Faces of NATH
Susan Statezny
Group Living
Community living is tough for residents, and we “get” that. However, community living is difficult for staff as well. I strive to share positive things with you, but it isn’t all sunshine and rainbows. Our patience is tried every single day. So, this month I’m getting “real” and sharing a little bit about a few of the challenging traits that I call the dark side of Frederick Place.
Can’t we all just get along?
Rodney King

The answer to that question is, “Hell no!” People from all walks of life are suddenly living together, and not everybody likes everybody else. I get it, but that doesn’t make it any less annoying. We often feel like a parent when dealing with residents who just don’t get along. As a matter of fact, we often refer to them as the kids. Both parties come to us to complain and demand we take action to fix things for them. This happens more often when a resident has already catalogued a first impression in their head. Some become willing to give their fellow housemate a chance and others just refuse to consider it. Their minds are made up. This often occurs between residents who are roommates.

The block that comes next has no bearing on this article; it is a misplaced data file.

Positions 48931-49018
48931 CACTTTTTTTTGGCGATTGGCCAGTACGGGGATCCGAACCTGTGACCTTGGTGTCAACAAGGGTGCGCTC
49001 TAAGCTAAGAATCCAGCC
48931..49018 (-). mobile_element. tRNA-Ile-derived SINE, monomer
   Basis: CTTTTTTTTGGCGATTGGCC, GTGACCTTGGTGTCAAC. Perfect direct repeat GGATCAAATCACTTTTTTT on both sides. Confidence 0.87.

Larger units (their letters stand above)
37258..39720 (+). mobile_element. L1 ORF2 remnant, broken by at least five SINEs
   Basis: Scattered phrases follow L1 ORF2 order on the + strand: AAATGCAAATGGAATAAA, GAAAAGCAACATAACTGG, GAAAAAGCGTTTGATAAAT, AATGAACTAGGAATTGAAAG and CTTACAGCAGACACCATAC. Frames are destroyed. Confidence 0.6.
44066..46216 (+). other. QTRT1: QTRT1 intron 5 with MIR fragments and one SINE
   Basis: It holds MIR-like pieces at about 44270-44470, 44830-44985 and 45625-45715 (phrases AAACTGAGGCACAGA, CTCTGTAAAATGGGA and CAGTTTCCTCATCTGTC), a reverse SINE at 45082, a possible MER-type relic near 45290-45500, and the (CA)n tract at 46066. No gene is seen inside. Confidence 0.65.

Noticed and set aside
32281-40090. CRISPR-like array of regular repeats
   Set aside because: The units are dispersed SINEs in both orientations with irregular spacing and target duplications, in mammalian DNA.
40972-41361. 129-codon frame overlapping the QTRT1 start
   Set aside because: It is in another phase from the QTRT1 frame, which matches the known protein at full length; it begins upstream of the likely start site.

Don’t work harder than they are 

Another group is those who expect us to do the work for them when it comes to finding housing and enrolling in a variety of services. We are more than willing to assist them but not do their work. This is the resident that hits 90 days, has nowhere to go, and subsequently proclaim their lack of housing.

I'm going to assume this is self-explanatory.
Finally…and least favorite…. those who develop “Junior Staffitis”. This affliction commonly begins between 50 and 90 days. “Junior” begins telling other residents what to do, feels the need to tell staff the doorbell rang, reminds staff of rules we are obviously aware of, and complains constantly about who is doing or not doing something they should be. I love being summoned to a bathroom to look at the base of the toilet where the white caps live, only to be told the assigned resident did not clean the bathroom when I witnessed them cleaning. This is where we remind “Junior” that not everyone has the same high cleaning standards they do. “Junior” seems to accept that but starts redoing others’ chores to their liking.